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From the Editors

Supporting Writers Across the Autism Spectrum

Section Editor(s): Troia, Gary A. PhD, CCC-SLP; Co-Editor; Wallace, Sarah E. PhD, CCC-SLP; Co-Editor

doi: 10.1097/TLD.0000000000000183
From the Editors
Free
SDC

The authors have indicated that they have no financial and no nonfinancial relationships to disclose.

Are your eyes listening? That's what needs to happen to hear my writing voice. Because of autism, the thief of politeness and friendship, I have no sounding voice. By typing words I can play with my life and stretch from my world to yours. I become a real person when my words try to reach out to you without my weird body scaring you away. Then I am alive.

–Excerpt from Are your eyes listening? Collected works by Sarah Stup

This quote from Sarah Stup's book reminds us how important writing can be to individuals with autism in their quest to connect with others through means beyond oral communication. It is a relevant quote for this issue of Topics in Language Disorders in which Issue Editors Matthew Zajic and Kristie Asaro-Saddler have recruited four articles devoted to writing instruction and interventions for children and adolescents diagnosed with autism spectrum disorder (ASD). Written language can offer a bridge between the interior world of a young person with ASD and the complicated society in which they live and, what is most obvious through this collection of articles, can and should be a focus of more research and intervention efforts in this population of students.

The first article presents a comparative case study of two adolescent boys with contrasting diagnoses—ASD and oral and written language learning disability. Zajic, Dunn, and Berninger (2019) administered a comprehensive psychoeducational battery to the students and found intra- and interindividual diversity of their learning profiles and their response to an intensive and comprehensive computer-administered writing intervention in which all levels of language and multiple aspects of writing were addressed. The authors’ results highlight the importance of carefully designing writing instruction for students with ASD who, as the young man in this study did, often respond in unexpected ways or use unconventional ideas when writing. Moreover, they remind readers that instruction shown to be beneficial for students with language learning disabilities likely will require thoughtful adaptations to be used successfully with students with ASD.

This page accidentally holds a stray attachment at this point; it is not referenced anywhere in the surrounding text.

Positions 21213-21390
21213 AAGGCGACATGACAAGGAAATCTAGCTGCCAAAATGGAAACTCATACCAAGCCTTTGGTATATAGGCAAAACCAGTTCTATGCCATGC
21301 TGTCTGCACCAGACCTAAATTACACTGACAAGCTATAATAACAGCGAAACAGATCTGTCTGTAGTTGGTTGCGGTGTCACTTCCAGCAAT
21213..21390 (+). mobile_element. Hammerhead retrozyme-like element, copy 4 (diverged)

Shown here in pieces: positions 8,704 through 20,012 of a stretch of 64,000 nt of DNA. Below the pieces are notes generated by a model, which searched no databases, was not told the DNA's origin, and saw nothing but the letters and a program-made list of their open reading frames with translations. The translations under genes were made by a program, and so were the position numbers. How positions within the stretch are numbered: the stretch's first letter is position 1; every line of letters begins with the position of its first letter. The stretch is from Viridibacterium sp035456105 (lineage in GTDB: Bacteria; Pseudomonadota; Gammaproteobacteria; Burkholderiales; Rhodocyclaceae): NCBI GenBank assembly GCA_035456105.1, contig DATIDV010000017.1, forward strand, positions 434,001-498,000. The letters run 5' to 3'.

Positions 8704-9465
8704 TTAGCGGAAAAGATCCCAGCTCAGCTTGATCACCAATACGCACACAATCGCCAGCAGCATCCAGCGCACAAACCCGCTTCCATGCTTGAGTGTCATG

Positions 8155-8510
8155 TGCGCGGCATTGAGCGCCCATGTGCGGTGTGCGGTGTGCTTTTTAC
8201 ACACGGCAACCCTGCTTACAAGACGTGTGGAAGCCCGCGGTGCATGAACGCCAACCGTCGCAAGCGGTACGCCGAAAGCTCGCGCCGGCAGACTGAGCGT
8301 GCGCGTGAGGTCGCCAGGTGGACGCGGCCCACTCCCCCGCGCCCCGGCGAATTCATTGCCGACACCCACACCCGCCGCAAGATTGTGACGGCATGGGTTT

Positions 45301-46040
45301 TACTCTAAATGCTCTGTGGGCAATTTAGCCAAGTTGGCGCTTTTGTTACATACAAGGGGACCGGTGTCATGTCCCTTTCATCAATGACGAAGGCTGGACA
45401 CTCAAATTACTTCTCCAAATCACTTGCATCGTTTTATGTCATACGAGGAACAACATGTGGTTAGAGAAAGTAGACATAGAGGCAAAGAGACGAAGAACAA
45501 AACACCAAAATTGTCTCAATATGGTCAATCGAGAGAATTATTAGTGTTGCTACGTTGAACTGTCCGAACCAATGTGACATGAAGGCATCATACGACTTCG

The second article by Asaro-Saddler, Ellis-Robinson, and Eacker (2019) presents a fascinating qualitative study in which biographical poetry is used as a vehicle for summarizing historical content information by students with ASD. The highly structured nature of the bio-poem format greatly facilitated the summarization process for the three middle school students in the study. Perhaps more importantly, qualitative analysis of discourse during the instruction and of elements included in the bio-poems showed how students used social cognition, written expression, and disciplinary literacy skills to learn from and interact with historical information, aspects of thinking and creating that may not be readily attributable by some practitioners to students who belong to this population.

The third article by Pennington and Carpenter (2019) presents a set of five recommendations for teaching writing to students with ASD and complex communication needs (e.g., due to comorbid intellectual disability) derived from a small set of studies using (a) cognitive strategies instruction and (b) systematic prompting techniques. These recommendations include teaching skills within a meaningful context, organizing instruction around predictable routines, employing technology-based supports, teaching explicitly, and using self-management strategies. They note, given the paucity of writing research in this population, that practitioners often will have to rely on knowledge of writing instruction for students without ASD as well as established practices for teaching skills other than writing to students with ASD.